5

Currently I'm using i3 window manager (but I guess that this applies to other non-standard window managers as well). Whenever I run nautilus it also starts a full screen desktop, which I have to close.

Possible solution is to start nautilus with: nautilus --browser --no-desktop, which solves this problem only partially, as sometimes nautilus is launched automatically by other applications and in this case it would be launched without --browser --no-desktop options.

Is there any gnome3 config option that allows me to suppress desktop launching?

8

Yes, there is a dconf value that controls this. Run the following command to disable drawing of the desktop by Nautilus:

gsettings set org.gnome.desktop.background show-desktop-icons false

Source: https://askubuntu.com/a/237984/81372

  • This is a step in right direction, now if I call nautilus i don't get destop. But still some other app will launch nautilus with desktop. – jb. Sep 3 '14 at 14:02
  • @jb Mmh, that's strange. Unfortunately that's all I know, sorry. – Glutanimate Sep 3 '14 at 15:49
  • Works perfectly for me – Lakshay Garg Jun 12 '15 at 18:34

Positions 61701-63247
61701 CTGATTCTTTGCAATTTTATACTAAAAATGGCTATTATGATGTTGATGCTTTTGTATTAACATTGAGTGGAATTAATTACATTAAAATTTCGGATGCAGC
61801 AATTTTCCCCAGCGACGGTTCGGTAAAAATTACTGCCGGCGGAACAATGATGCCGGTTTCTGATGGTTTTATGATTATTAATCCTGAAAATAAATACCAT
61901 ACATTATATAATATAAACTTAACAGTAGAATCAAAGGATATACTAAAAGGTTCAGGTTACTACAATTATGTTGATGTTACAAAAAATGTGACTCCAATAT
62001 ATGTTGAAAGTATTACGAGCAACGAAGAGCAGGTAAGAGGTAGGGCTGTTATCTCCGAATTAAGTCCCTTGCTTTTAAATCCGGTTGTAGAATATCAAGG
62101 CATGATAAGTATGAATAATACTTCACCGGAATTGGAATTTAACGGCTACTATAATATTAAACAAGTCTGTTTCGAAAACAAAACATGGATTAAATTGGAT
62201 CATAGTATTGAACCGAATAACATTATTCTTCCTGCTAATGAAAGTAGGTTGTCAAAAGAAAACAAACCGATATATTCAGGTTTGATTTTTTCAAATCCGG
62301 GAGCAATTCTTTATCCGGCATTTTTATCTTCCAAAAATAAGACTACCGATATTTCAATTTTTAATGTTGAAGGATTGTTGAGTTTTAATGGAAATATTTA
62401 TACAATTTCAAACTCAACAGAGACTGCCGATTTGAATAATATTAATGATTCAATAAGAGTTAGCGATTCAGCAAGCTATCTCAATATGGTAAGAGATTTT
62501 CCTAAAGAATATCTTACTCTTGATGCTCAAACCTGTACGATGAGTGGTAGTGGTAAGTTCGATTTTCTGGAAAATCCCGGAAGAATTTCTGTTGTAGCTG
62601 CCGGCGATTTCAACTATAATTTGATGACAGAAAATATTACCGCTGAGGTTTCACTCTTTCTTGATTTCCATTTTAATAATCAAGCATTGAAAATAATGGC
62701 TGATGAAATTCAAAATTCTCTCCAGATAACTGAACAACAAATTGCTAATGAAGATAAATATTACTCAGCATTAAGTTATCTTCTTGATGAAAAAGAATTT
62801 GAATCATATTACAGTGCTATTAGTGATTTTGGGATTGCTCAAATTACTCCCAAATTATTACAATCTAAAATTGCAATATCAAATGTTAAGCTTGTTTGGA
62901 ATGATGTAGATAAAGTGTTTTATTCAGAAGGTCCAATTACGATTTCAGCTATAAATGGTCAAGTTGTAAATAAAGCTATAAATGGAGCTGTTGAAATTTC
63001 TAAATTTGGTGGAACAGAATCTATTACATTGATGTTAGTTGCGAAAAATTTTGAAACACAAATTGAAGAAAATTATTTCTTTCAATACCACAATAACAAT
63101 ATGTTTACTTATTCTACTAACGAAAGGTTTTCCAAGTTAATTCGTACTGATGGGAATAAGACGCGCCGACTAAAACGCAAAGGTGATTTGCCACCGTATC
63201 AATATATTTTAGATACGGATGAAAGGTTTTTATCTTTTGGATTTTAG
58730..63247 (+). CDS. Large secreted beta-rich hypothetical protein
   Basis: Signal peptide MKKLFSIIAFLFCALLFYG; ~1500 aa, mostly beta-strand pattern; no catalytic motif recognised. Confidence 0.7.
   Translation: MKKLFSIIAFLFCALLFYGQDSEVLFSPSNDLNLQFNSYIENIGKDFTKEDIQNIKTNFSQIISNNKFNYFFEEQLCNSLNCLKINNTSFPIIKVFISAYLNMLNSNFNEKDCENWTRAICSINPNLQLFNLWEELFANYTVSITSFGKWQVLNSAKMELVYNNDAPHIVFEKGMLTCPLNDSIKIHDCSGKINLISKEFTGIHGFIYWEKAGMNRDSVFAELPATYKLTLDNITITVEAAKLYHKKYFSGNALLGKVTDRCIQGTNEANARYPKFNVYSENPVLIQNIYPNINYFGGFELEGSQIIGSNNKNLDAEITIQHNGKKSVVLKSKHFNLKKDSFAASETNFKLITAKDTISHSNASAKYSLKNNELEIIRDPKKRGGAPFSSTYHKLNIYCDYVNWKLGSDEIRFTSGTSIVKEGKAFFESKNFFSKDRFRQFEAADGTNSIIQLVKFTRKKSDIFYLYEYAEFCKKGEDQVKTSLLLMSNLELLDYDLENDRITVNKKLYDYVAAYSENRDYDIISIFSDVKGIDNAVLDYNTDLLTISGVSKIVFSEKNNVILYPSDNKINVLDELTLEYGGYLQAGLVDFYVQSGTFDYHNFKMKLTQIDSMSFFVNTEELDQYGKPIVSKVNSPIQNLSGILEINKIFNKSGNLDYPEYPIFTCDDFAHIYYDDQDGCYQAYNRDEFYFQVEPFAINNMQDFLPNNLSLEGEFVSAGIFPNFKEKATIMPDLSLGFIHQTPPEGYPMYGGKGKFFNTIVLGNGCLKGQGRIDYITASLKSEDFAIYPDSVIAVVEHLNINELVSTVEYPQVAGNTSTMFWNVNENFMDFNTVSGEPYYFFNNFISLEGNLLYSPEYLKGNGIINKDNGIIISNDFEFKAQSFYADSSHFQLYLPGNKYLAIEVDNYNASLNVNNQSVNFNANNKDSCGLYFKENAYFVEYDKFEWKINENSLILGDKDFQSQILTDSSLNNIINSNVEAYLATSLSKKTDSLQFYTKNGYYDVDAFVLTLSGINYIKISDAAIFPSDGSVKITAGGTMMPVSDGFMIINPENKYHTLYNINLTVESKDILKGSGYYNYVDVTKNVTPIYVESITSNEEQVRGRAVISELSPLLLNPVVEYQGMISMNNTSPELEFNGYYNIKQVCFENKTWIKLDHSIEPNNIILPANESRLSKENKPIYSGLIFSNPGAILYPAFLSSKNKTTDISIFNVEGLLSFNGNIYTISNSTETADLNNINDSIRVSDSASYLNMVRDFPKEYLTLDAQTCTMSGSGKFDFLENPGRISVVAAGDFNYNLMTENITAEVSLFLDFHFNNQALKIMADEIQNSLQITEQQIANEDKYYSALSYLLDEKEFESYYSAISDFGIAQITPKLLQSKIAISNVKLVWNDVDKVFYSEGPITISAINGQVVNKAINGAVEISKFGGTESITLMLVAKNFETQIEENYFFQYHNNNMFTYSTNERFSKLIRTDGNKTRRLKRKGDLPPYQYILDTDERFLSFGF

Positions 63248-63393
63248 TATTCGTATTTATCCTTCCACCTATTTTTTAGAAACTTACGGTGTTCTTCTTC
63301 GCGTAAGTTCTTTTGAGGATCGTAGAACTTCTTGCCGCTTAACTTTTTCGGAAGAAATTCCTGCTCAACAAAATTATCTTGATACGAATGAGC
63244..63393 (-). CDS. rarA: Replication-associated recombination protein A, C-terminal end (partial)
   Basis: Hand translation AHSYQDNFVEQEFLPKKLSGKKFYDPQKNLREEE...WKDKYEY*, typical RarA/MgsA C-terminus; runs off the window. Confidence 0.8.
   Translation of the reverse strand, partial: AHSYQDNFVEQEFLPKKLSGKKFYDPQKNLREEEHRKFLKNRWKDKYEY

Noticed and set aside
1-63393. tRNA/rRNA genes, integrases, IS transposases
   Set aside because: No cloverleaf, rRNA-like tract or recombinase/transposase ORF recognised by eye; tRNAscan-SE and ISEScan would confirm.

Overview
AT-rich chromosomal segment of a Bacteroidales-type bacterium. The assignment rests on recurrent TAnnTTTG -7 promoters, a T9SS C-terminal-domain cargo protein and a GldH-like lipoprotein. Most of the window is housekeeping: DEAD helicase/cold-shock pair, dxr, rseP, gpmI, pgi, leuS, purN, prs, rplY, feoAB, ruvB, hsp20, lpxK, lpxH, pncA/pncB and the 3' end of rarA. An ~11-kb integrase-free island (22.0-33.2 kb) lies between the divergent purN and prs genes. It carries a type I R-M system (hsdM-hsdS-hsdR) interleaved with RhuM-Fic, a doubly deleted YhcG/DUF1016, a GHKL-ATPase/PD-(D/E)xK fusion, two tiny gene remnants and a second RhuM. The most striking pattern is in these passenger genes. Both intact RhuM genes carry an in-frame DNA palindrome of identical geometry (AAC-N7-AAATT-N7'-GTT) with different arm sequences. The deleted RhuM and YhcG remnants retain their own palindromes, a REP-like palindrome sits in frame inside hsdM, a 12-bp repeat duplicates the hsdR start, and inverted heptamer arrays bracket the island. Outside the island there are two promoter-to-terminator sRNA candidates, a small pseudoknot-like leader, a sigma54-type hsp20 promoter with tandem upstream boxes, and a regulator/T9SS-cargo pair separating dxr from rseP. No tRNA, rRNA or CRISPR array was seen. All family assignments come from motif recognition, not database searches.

• This simple command is essential for i3 window manager, where the gnome "desktop" otherwise overtakes the entire i3 workspace, making it unusable. Thanks so much! – jchook Oct 25 '17 at 3:05
1

If you don't want to turn off show-desktop-icons permanently, maybe because you also use another window manager or desktop such as GNOME or Unity you create a new .desktop file which specifies the command to use to open nautilus. For example, ~/.local/share/applications/nautilus.desktop:

[Desktop Entry]
NotShowIn=Unity;GNOME
Name=Files
Comment=Access and organize files
Exec=nautilus --new-window --no-desktop
Terminal=false
Type=Application

This only works if you are using an application launcher such as i3-dmenu-desktop which support the desktop standard.

For example in ~/.config/i3/config you could have any of the following:

bindsym $mod+space exec --no-startup-id i3-dmenu-desktop
bindsym $mod+space exec --no-startup-id i3-dmenu-desktop --dmenu='dmenu -i'

The example .desktop file above will show up in the launcher as "Files", as per the Name attribute. It will also show up as "files" if you are running with case insensitivity, dmenu -i.

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